I always become a little frustrated when I forget to refill the tank on my snowblower and run out gas on a cold windy morning while clearing my driveway. Inevitably with fossil fuel, one stops at empty, and there is no where else to go, but to get a can and a funnel.
The problem of stopping at empty is the intended journey of clearing the driveway comes to a stop and an end, and one is left standing in the cold. One of the most grieving sunrise services I have witnessed was a community sunrise service I participated in about 25 years ago. I was always “pumped” on Easter morning. Easter Sunday worship was a highlight, if not the highlight of years. The great bridge from Christmas to Easter, Incarnation to Resurrection was complete. But this particular sunrise service left me in grief. A well meaning pastor, in speaking of Mary Magdalen and the other Mary finding the tomb empty could only conclude the tomb was empty. And reading from Mathew 28, his sermon
concluded with the proposition that all we could be certain of was the tomb was empty, and beyond that there was no certainty of what happened next. Mary Magdalen’s and the other Mary’s meeting with the angel, then meeting Jesus was credited to the emotional hysteria of the moment, their visions created from being distraught that the body was not there. The sermon’s conclusion was that the only thing certain in Mathew 28: 1-10 was the body was gone and all else was speculation and mystery. We could only stop at empty, and wander away wondering what God had done. There was no conclusion, except an empty tomb and hysteria the produced a movement called Christianity.
I suspect my grief that sunrise morning is understood by those reading these words. I remember thinking, “Why stop at empty?”
When I read the opening paragraph of Matthew 28, the two women find an empty tomb, and then a second great chapter of God’s movement in human space and time begins. The angel, the messenger, tells these two women: "don’t be afraid." The admonishment brings about for the two a mixture of being afraid and joyful. The picture is being afraid in the unknown yet powerful presence of God, and the knowing that God has acted. And there is the resurrected Christ appearing, again telling the two not to be afraid. I suspect their fear was beginning to dissipate, a fear of the unknown, replaced with a fear and awe of the Holy inexplicable. They obey Jesus’ command and rush to tell the other disciples. Of course we know from the other Gospels that the men didn’t quite believe them, until Peter and John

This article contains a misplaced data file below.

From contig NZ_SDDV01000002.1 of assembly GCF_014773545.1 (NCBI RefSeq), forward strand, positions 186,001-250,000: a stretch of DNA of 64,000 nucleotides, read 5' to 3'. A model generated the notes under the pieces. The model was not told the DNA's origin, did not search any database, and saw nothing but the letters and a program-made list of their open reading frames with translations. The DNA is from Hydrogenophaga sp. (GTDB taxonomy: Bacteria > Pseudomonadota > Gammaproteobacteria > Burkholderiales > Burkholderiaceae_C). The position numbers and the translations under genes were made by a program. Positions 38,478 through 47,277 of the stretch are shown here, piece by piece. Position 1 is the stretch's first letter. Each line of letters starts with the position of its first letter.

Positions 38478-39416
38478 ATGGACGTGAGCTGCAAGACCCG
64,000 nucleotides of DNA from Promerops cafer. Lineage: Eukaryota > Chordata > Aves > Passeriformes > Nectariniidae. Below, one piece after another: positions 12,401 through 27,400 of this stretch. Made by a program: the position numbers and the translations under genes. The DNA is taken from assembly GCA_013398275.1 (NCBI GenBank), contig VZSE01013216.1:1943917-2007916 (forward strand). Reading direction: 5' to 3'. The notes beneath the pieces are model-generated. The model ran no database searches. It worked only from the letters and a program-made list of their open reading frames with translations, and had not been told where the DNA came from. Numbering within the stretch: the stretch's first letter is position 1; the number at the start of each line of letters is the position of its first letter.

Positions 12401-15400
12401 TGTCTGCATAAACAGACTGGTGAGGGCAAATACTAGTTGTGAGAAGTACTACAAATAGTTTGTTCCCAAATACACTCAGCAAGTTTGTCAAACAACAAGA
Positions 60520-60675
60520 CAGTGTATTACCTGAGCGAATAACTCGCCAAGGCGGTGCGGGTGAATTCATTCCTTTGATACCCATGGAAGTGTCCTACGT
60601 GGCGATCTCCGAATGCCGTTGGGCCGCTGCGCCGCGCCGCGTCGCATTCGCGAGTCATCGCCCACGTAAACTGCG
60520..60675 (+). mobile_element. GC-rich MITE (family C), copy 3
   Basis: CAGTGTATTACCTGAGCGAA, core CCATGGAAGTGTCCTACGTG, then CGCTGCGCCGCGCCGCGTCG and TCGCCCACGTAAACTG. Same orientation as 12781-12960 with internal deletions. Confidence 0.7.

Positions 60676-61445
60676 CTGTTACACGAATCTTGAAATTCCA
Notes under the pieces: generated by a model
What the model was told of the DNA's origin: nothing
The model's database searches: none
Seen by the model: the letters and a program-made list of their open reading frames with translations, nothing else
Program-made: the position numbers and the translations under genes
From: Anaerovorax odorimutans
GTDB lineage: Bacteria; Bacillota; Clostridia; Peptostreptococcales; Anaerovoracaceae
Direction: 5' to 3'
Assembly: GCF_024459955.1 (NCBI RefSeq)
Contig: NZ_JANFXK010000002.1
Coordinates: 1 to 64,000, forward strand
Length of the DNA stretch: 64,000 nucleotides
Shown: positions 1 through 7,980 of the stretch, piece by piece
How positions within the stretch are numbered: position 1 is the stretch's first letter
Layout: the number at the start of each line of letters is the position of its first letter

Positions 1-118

saw for themselves.
Why stop at empty? Why not trust the resurrected Christ? Why not welcome the gift of the Holy Spirit? The disciples move from emptiness to openness: Open to the receiving of Jesus Christ, receiving a greater filling of the Holy Spirit, receiving that in knowing and living with Jesus, the individual, the body of Christ and the whole of culture and society can be transformed into reflecting God’s image. I don’t understand why anyone would stop at empty and not welcome and reach for a fresh and deeper filling.
4/9/2023 08:59:18 pm
Loved your connections and illustrations.
First Baptist Church of Keene
4/17/2023 08:13:53 am
Having just been to Magdala, gotta say, She never did. She never stopped. And neither should we. Thank you Dale, for this. I will miss your amazing meditations. Linda
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